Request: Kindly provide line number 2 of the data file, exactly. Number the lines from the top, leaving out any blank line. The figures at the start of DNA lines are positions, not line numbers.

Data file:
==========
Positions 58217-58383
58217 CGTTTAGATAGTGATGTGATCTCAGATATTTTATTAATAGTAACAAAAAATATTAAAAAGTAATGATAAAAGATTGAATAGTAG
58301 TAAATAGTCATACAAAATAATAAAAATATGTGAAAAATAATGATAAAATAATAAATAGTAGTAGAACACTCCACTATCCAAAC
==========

58217 CGTTTAGATAGTGATGTGATCTCAGATATTTTATTAATAGTAACAAAAAATATTAAAAAGTAATGATAAAAGATTGAATAGTAG